#30: Mike Remlinger

See the 44 Greatest Atlanta Braves here.

Lefthanded Pitcher
Seasons With Braves: 1999-2002; 2006
Stats With Braves: 27-14, 2.74 ERA, 16 Sv

I just know I’m going to get in trouble for this one, but speaking as Mike Remlinger’s biggest fan, he was one hell of a pitcher.

1. His ERAs+ for the four main years with the Braves are 183, 134, 160, and 207. Even last year it was 109, which is pretty good for a guy who couldn’t throw through wet tissue paper.
2. I know we never look at reliever won/loss records, but 27-14 is pretty impressive. He wasn’t vulturing wins for the most part, but coming into tie games or one-run deficits.
3. His strikeouts per nine as a Brave, 9.04, is the second-best mark in Atlanta history (min. 250 IP) to Mark Wohlers, while his strikeout/walk ratio of 2.53 is seventh.
4. Only seven pitchers had more RSAA in their Braves careers (since 1966); Rick Camp, and six pitchers to come. RSAA is the stat I most looked at, followed by wins. I didn’t push Remlinger up; when you count his contribution to winning teams he’s ahead of Camp by my measure (though his postseason record is admittedly not too good).

Anyway… Mike was a first-round pick of the Giants in 1987, out of Dartmouth of all places (BTW, I grew up on Dartmouth Avenue) and spent the next six years trying to start (in the minor leagues with a brief callup in 1991) with no success, getting sent to the Mariners in the Kevin Mitchell deal along the way. He spent two years with the Mets before getting dealt to the Reds in 1995 for someone named “Cobi Cradle”. He still really didn’t do anything until 1996, when he started pitching well out of the bullpen, but the Reds wouldn’t buy that he couldn’t start and kept moving him back and forth. Before the 1998 season he was the throw-in in a deal that was mostly Denny Neagle, Michael Tucker, and Rob Bell for Bret Boone. Remlinger was the only part of the trade who did anything worthwhile for his new team.

The Braves stuck Remlinger in the bullpen and he was outstanding for four seasons. I believe that Mazzone also got him to more or less drop his slider and concentrate on throwing his fastball and changeup. Mike usually had a big reverse split, pitching better against righties than lefties, in part because he never had much of a breaking pitch. This actually helped him, because it kept him in a regular relief role instead of that stupid LOOGY job.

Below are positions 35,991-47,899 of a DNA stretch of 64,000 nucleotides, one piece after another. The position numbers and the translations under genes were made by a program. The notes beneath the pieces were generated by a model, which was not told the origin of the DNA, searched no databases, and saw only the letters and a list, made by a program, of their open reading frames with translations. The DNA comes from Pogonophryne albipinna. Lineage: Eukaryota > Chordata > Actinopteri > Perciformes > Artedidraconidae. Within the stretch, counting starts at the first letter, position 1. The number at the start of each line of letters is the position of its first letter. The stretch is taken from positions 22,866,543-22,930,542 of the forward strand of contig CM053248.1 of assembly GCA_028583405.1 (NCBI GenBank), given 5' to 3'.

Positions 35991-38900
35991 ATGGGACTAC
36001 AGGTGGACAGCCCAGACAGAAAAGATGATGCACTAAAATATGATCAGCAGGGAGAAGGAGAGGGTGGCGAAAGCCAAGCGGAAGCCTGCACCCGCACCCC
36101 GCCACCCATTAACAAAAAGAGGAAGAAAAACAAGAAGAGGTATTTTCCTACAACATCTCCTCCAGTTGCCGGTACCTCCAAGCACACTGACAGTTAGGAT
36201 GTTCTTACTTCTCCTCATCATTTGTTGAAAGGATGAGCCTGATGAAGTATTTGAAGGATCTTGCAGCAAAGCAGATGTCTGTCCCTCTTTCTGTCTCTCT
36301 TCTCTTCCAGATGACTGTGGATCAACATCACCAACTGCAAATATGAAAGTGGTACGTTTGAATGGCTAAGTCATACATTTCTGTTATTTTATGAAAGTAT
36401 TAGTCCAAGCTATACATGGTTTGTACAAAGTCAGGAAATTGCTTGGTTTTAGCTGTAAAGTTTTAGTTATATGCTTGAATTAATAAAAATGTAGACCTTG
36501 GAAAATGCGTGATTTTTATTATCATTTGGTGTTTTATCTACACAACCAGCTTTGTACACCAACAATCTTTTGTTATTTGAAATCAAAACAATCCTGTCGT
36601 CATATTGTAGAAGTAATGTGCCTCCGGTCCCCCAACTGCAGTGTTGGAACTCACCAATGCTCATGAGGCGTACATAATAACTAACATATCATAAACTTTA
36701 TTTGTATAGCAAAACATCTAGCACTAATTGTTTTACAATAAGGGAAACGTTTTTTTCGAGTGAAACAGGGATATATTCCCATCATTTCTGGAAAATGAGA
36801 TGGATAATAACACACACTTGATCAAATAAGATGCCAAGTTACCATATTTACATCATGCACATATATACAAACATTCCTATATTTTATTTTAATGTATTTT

After the 2002 season the Cubs signed him to a three-year deal. He was pretty good for two years but injury-prone and fell apart in 2005. After a short time with the Red Sox that year he signed a minor league deal with the Braves. He made the team and pitched well for a time but his fastball was shot and eventually he ran out of tricks. Presumably he will stay retired.

Mike Remlinger Statistics – Baseball-Reference.com

14 thoughts on “#30: Mike Remlinger”

  1. Wow. Didn’t see this one coming. Now I’m left to wonder who on my list is going to get left off…

    Remlinger was lights out in his first stint with the Braves.

  2. Enormous Remlinger fan, too.

    Not only was he a middle guy on whom you could count, but he had an old-fashioned quality to him. If you were casting a turn-of-the-century baseball flick, he could’ve been in it.

    He was fearless and humble, competitive and smart. He was part of the greatest bullpen I ever saw—I sure wish that ’02 bunch had gotten past the Giants.

    And Mac’s right: He wasn’t great in the post-season for Atlanta. (0-2, 4.42 ERA, 18.1 IP, 20 H, 11 BB, 16 K). But it’s funny, with a lot of guys (Wohlers, Reardon, Ligtenberg, etc.), I immediately think of some colossal post-season meltdown, but the HR he gave up to the immortal Chad Curtis in the ’99 WS isn’t the first thing I think of with Remlinger.

    When it comes to post-season, I’m usually a pretty hard marker, but I guess I like Remlinger that much, too.

  3. You know I had never thought about Remlinger until a while ago you mentioned his importance to the bullpen. Then I thought about it. He sure was important. He was the guy pitching in the high leverage situations. More often than not he succeeded in keeping the team in the game. Nice entry. I suppose that he doesn’t rank higher becuase he was good for only 4 seasons.

  4. You know given what we went through last season with our bullcrap pen we probably should have kept old Mike.

  5. Boy, Remlinger was a key to those teams, though. He was the single most reliable member of the bullpen for four straight years, establishing himself as a dominant lefty setup guy in the process. And they ain’t easy to find. He was an absolute horse.

    Fun comparison for the kids at home: identify 15 differences between Mike Remlinger and Chris Reitsma, two starter/reliever swingmen obtained from the Reds. Okay, GO!

  6. Remmy was always one of my favoritate braves. When he came in you just knew the job was going to get done.

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